An event is about to occur in the NHL that has only happened once, 46 years ago. Unfortunately, Canada isn’t going to be happy when it happens. This event is going to cost Canadian teams millions in merchandise and ticket sales, and fans throughout the nation will be disappointed.
For just the second time in the history of the NHL, no Canadian teams will be in the Stanley Cup playoffs.
Before we talk about this year’s northern futility, let’s go back to the first time this disaster occurred. In 1970, there were 12 teams in the league. Eight teams made the playoffs. The Boston Bruins’ Bobby Orr was still playing, and in fact was the NHL’s scoring leader – the first and only defenseman to win that title.
The Montreal Canadiens were the defending Stanley Cup champions, but missed the playoffs, losing a tiebreaker to the New York Rangers in spectacular fashion. Of the then-current twelve teams in the league, only two were from Canada: the Canadiens, who finished ninth, and the Toronto Maple Leafs, who finished tenth.
Both Montreal and Toronto had better records than five of the six teams in the Western conference, but were still the worst teams in the East. Orr’s Bruins would go on to win the Canada-less Stanley Cup playoffs.
Now, in 2016, there are 32 teams in the NHL, and 16 of those will make the playoffs. Of those 32 teams, there are 7 teams in Canada. Sadly, all seven teams from the Great White North are just terrible. The best of the bunch are the Ottawa Senators.
The Senators have 79 points, (10 points out of the playoffs), and are 12th place in the East with five games to play. Technically the Senators are still alive for a playoff spot, but will be eliminated if either: they lose even one of their remaining games, or the Philadelphia Flyers win one game or make it to overtime. Even if the Senators manage to pass the Flyers by some stroke of luck, they also have the Detroit Red Wings, New Jersey Devils, and Carolina Hurricane ahead of them in the standings. The Senators have a record of 35-33-9.
The Canadiens are three points behind Ottawa, and carry a losing record of 35-36-6 with five games remaining, 13th in the Eastern conference. The Canadiens have been crushed by injuries to key players, including goaltender Carey Price and defenseman P.K. Subban.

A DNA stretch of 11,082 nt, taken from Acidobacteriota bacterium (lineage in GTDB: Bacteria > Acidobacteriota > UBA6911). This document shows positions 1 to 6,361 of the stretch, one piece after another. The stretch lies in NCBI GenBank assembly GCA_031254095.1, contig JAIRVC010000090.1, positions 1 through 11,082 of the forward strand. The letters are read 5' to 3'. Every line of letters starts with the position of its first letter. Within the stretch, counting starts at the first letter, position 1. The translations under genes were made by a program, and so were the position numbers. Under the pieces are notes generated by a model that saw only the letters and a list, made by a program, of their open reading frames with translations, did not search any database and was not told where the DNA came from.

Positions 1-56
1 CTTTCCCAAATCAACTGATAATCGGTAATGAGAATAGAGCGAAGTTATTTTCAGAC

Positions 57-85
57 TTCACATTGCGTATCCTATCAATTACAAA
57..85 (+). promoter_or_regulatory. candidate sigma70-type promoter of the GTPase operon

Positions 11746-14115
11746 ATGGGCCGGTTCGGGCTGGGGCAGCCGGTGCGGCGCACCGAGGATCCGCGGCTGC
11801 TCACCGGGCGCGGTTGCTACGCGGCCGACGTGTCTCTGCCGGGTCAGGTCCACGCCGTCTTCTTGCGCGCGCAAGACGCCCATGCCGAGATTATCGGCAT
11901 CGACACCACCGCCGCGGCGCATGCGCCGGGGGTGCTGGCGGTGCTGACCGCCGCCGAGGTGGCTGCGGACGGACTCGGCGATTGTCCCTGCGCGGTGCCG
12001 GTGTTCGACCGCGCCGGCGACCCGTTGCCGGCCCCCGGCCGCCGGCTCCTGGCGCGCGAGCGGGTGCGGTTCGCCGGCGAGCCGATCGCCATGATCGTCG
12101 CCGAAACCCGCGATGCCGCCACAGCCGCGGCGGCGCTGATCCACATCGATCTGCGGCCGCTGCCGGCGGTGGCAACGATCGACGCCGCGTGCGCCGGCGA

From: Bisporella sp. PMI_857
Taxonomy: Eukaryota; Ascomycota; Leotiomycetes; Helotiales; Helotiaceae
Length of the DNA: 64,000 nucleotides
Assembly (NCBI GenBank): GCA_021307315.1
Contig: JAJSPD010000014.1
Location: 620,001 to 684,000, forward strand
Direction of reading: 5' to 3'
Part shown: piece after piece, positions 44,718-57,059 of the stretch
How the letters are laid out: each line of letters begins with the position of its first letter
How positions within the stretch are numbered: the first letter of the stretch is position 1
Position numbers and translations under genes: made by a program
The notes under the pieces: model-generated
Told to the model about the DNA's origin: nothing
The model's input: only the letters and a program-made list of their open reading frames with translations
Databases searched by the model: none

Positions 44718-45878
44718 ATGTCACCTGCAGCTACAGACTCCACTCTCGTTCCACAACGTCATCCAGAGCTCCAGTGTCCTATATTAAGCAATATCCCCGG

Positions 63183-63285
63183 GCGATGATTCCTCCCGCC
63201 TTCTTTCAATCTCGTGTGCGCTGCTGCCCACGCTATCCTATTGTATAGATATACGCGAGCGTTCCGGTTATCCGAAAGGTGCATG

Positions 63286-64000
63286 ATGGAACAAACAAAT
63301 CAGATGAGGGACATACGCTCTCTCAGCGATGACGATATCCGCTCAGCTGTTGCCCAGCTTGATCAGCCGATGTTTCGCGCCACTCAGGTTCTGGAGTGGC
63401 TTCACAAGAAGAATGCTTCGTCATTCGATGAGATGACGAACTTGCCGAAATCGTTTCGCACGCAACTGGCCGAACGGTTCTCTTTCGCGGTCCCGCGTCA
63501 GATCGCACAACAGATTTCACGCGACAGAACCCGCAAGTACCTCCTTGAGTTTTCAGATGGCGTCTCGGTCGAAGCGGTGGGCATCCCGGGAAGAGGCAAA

Bringing up the rear in the East are the Maple Leafs, at 28-37-11, dead last in the conference and in the running for the #1 pick in the upcoming NHL Draft. The Leafs are a young team and will be better next season, especially after adding a top pick in the draft, but this year has not been pretty for them.
It’s even uglier for the Canadian teams in the West, ranking as the worst four teams in the conference. The Calgary Flames lead the way with 70 points, 17 points out of the playoff race. The Flames are so bad that even their own fans have taken to calling them “the Lames.”
Following the Flames are the Winnipeg Jets (69 points), Vancouver Canucks (67), and Edmonton Oilers (67). All four of these teams are also in the running for the first draft pick this offseason. In fact, all of the first five draft picks could realistically go to Canadian teams. This indicates a brighter future for Canada’s pro hockey teams, and it’s not likely that this year’s shutout scenario will occur again next season.
For this unfortunate season though, hockey’s homeland will be watching its southern neighbors play in April and May.
Statistics provided by: ESPN.com
Images thanks to: Huffington Post, o.canada.com, USA Today, dailydsports.com, and sportsnet.ca